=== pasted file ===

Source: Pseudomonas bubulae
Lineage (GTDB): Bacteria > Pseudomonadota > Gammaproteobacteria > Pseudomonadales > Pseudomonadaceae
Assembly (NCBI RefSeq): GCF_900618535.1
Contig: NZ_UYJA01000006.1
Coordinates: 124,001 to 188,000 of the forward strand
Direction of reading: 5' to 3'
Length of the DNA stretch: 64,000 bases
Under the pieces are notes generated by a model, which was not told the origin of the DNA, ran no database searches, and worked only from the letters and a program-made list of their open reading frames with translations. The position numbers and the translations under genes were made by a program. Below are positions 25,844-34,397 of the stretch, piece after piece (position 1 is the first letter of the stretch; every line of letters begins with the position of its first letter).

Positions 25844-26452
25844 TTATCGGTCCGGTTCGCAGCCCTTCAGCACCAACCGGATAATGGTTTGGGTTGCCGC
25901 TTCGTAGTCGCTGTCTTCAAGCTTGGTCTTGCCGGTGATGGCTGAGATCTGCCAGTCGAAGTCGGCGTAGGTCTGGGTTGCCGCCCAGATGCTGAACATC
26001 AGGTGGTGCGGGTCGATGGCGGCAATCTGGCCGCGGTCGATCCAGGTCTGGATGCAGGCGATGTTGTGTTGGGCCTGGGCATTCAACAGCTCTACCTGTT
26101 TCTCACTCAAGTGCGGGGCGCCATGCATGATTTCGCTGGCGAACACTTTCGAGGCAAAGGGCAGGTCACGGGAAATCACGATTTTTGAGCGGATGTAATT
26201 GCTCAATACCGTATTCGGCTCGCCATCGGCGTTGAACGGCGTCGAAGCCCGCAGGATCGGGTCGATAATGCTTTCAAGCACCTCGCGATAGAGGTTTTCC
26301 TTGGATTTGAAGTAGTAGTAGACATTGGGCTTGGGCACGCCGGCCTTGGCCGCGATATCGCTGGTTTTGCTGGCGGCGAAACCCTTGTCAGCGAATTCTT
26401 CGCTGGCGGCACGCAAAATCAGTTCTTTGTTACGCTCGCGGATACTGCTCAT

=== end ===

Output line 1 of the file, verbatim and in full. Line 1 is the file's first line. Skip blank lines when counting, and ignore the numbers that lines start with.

Source: Pseudomonas bubulae